La Niña Cuts 50 Percent of Oceanic Melt in Antarctica
Jan 03, 2014 11:07 AM EST
A new study found that La Niña has cut the oceanic melt in West Antarctica by 50 percent during a three-year observation.
A team of scientists from the British Antarctic Survey and other institutions found that the oceanic melting of the ice in Antarctica diminished by half from 2010 to 2013. They believe that it was caused by a La Niña weather occurrence. During La Niña, the sea surface temperature across the Atlantic Ocean becomes lower than its regular temperature which is 3 to 5 degrees Celsius.
The findings implied that the thinning of Pine Island Glacier is much more susceptible to climatic and ocean variability than previously believed.
The Pine Island Glacier has continuously melted during the past decades due to a deep oceanic inflow of Circumbipolar Deep Water (CDW) on the continental shelf beside the glacier. This warmer water makes it way into a cavity beneath the ice shelf melting from below.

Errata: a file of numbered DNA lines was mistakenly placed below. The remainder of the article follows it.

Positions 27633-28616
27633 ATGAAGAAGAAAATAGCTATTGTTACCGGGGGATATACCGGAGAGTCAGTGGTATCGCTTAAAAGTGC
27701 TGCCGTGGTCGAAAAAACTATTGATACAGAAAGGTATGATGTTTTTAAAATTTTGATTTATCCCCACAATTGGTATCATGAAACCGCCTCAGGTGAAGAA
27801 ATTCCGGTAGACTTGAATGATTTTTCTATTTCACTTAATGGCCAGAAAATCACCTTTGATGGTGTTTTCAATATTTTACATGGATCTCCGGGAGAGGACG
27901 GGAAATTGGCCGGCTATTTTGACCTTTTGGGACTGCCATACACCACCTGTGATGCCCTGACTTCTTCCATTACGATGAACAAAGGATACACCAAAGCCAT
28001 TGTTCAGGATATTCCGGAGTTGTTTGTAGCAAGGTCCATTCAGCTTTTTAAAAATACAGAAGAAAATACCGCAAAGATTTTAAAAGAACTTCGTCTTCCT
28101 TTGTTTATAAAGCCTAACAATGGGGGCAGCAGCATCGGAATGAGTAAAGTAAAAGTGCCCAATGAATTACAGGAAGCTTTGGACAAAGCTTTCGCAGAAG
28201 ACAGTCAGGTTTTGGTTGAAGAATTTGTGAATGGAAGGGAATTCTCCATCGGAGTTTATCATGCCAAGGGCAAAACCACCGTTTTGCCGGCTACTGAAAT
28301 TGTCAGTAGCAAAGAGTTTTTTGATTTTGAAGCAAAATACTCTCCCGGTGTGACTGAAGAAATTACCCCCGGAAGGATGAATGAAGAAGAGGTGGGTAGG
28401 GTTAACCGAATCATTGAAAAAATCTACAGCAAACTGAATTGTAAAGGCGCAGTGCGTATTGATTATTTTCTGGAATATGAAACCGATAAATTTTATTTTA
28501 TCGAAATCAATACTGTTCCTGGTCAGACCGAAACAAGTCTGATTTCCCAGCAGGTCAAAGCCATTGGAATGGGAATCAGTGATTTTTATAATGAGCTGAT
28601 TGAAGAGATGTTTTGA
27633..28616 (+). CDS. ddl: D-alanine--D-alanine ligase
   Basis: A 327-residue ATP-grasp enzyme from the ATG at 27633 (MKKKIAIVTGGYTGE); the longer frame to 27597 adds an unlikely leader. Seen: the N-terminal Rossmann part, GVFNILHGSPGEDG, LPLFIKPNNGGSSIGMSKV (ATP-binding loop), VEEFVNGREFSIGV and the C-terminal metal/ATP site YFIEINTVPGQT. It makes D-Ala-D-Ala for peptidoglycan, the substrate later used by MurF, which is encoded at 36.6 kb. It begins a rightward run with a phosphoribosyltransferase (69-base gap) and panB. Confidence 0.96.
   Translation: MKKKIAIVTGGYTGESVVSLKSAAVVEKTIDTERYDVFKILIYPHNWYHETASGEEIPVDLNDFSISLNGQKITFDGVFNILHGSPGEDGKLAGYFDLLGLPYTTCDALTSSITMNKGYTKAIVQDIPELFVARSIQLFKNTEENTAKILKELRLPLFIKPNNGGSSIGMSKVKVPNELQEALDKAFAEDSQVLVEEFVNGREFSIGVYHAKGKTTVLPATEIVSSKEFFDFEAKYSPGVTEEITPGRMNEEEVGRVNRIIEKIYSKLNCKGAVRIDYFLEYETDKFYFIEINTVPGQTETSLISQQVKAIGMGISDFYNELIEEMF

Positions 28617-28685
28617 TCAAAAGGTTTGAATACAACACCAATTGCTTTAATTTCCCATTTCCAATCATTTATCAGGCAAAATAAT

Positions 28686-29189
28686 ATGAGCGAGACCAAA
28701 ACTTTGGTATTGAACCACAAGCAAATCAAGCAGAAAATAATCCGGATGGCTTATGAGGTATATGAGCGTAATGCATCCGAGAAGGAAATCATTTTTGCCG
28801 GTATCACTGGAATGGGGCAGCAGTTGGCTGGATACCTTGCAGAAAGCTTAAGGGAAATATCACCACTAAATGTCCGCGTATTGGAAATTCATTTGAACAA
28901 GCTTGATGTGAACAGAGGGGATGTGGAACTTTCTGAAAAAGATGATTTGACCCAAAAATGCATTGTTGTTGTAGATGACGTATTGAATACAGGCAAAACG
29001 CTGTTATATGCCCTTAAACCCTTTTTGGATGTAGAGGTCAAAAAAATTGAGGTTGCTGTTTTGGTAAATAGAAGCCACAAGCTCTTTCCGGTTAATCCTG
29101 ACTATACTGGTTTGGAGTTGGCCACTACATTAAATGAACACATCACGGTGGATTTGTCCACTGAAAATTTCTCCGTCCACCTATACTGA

The passage of this warmer water was made easier by the unpinning of the ice shelf from an underwater ridge. The ridge had, in effect, acted as a wall preventing warmer water from getting to the thickest part of the shelf. This ungrounding event was one of the major driving forces behind the glacier's rapid change.
In January 2012, the researchers have observed that the ocean melting of the glacier was the lowest ever recorded. The peak of the thermocline – the layer separating the cold surface water and warm deep waters – was discovered to be roughly 250 meters deeper than any other year.
The observations implied an intricate interaction between climatic, geological, and oceanographic processes.
Dr. Pierre Dutrieux, the lead author of the study said in a press release, “We found ocean melting of the glacier was the lowest ever recorded, and less than half of that observed in 2010. This enormous, and unexpected, variability contradicts the widespread view that a simple and steady ocean warming in the region is eroding the West Antarctic Ice Sheet. These results demonstrate that the sea-level contribution of the ice sheet is influenced by climatic variability over a wide range of time scales.”
Professor Adrian Jenkins, co-author of the study, added, “These new insights suggest that the recent history of ice shelf melting and thinning has been much more variable than hitherto suspected and susceptible to climate variability driven from the tropics.”
The study was published in the January 2 issue of Science.